By Gili Malinsky
By Bob Ruggiero
By Hilary Hughes
By Peter Gerstenzang
By David R. Adler
By Devon Maloney
By Brian McManus
By Jessica Hopper
It's no shocker that Glenn Branca—No Wave architect, composer of 13 cacophonic symphonies, avant-garde iconoclastic godhead—has his gnarly vices. He downs oceans of booze, isn't partial to a razor, tolerates zero shit, and smokes incessantly. Not the ideal candidate to join the über-rad rock-couple pantheon with such model citizens as Thurston & Kim, or Georgia & Ira. But Branca's wife and musician counterpart, Reg Bloor, has given rise to an uncharacteristic sweetness.
"She's my baby, and we're partners," explains the ex-Static and Theoretical Girls leader of his petite, angelic-faced partner, who shares his love of guitar butchery. "This is our gig. . . . This is what we do. I could never in a million years do all of this myself. We gotta be the most compatible couple. . ." Bloor cuts in and finishes the thought: ". . . to live in a 350-square-foot apartment."
Housed in a studio walk-up submerged in books floor-to-ceiling, Branca and Bloor must indeed be soulmates to dwell together in such obscene clutter—with a cat, no less. The two have been inseparable for a decade, when a fledgling Bloor approached Branca post-gig outside the old Knitting Factory, offering to help him schlep equipment to his truck. The volatile composer—who so incensed experimental patriarch John Cage that he angrily likened Branca's 1982 piece Indeterminate Activity of Resultant Masses to fascism—was smitten.
As it turns out, the two already had a bond. "I used to have a mail-order book service," he recalls. "Reg was buying cyberpunk books from me. She was one of my customers. Often, people outside of New York would hang out and look at what I was selling. I didn't know she was a woman because her name was Reg, and assumed she was some potbellied English guy. So, when she showed up at my door, I recognized her as the beautiful woman from the Knit and was shocked out of my mind. I wasn't attached, and she wasn't either, so we got it on, man."
Branca has been getting it on since he cemented himself as a Soho staple in the late-'70s, artist-deluged, shithole-era downtown scene: feuding with the East Village No Wavers, schooling fellow guitar-orchestra guru Rhys Chatham, and ultimately subverting both conventional tunings and rock's whole aesthetic with his 1981 classical-music-damaged, histrionic-rock masterpiece, The Ascension. It remains Branca's most popular album, one that profusely bled yesteryear New York's glossy lights and cruddy squalor—a combo original Ascension guitarist Lee Ranaldo undoubtedly took back to the Sonic Youth camp and built a 30-year career (and counting) template on.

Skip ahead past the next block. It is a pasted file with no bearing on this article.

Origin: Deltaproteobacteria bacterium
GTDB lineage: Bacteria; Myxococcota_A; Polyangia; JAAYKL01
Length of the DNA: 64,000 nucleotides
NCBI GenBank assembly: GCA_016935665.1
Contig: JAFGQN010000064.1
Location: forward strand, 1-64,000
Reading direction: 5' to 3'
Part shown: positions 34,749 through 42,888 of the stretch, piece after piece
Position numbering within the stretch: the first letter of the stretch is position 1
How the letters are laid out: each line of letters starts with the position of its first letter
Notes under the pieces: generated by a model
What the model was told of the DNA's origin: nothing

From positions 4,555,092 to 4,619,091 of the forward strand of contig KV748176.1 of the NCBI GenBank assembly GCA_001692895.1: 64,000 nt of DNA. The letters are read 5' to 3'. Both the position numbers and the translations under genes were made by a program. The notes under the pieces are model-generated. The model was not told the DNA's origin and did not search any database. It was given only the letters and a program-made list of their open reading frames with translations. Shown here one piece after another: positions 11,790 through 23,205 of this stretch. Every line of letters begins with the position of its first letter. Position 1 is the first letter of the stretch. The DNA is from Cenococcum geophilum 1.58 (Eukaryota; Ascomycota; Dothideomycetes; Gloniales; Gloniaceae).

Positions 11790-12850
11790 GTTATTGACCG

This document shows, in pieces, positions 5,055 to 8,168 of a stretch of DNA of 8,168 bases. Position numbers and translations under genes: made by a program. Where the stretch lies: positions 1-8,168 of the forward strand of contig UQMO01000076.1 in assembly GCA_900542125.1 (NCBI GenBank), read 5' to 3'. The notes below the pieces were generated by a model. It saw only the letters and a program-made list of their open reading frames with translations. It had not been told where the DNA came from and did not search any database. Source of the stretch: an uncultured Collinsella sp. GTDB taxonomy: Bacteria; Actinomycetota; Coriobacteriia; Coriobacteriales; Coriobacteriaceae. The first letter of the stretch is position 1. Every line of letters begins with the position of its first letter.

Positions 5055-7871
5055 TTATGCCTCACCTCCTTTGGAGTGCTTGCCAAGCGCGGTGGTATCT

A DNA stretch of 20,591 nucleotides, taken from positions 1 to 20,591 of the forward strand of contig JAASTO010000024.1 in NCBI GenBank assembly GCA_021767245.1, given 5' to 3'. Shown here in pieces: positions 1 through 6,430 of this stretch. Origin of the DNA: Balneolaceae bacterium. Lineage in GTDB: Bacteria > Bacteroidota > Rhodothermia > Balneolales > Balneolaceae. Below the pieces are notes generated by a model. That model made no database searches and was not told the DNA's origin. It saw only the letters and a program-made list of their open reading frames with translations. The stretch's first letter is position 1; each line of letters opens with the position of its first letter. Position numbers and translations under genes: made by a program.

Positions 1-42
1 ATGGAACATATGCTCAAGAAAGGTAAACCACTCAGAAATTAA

Meanwhile, at the time of The Ascension, Bloor was coloring in kindergarten. Now she's part of Branca's new Ensemble (neither Ranaldo, nor any of the original players, are along for the ride this time; reunions are admittedly not Branca's style "unless someone wants to come up with a massive amount of money"), taking cues from her husband conductor (he rarely plays guitar live) and helping engineer his recent resurgence . . . by revisiting ground that's gone untouched for three decades. The Ascension: The Sequel—Branca's first new album in 12 years, and first with a small band since the '80s—is his balls-out rock record. And even as a minimalist prodigy, he's embracing the cliché inherent in the title.
"That was the idea: It's the sequel, it's old-school, and it kicks ass," Branca says of this new work's behemoth crunch, obvious from the opening three-minute ecstatic shred of "The Tone Row That Ruled the World," the infectiously coiled mind-meld "Lesson No. 3 (Tribute to Steve Reich)," and the 20-minute cataclysmic trip "The Blood." "Sonic Youth captured my sound pretty good as a quartet, and I usually work with large ensembles, so I was surprised that four guitars, bass, and drums were able to get such a big, beautiful sound."
"I like it," Branca concludes. "I wouldn't fuckin' release it if I didn't."
While The Sequel is no mere retread, even Branca was floored by the freaky happenstances: "I was thinking, 'I wonder if James Farber is still around,' " Branca recalls. "He engineered the original Ascension and created its sound. I went online and found him at a studio called Avatar. So we went there and did it with James." Since Branca's memory is out the window, it got even more bizarre: "The Power Station was where we recorded The Ascension," he recalls. "And I didn't know Avatar was actually the Power Station. James said, 'By the way, you know this is the same room we recorded The Ascension in?' I didn't recognize the room—it was so many years ago." Another revelation: "Why not call Robert Longo, who did the [original Ascension] art? So we've got the Longo cover, the same guy who engineered the original, and we recorded The Sequel in the same room with the same instrumentation."
When it was time to decide how to release this spin-off, Branca's disdain for record labels stirred up the past once again. In the '80s, he ran Neutral Records, but was shackled by the tastes of outside funders. No longer. He has revived the imprint, under his complete (read: financial) control. Neutral now goes by its original name—Systems Neutralizers—with The Sequel as its first release. "I figured I can do it now because I don't give a shit anymore," Branca says bluntly. "People can like it or not. . . . I'm not out there to build an audience. I'm 61 years old, for fuck's sake. But still . . . to the day I die . . . I am gonna be writing music."
The Glenn Branca Ensemble plays (le) poisson rouge February 27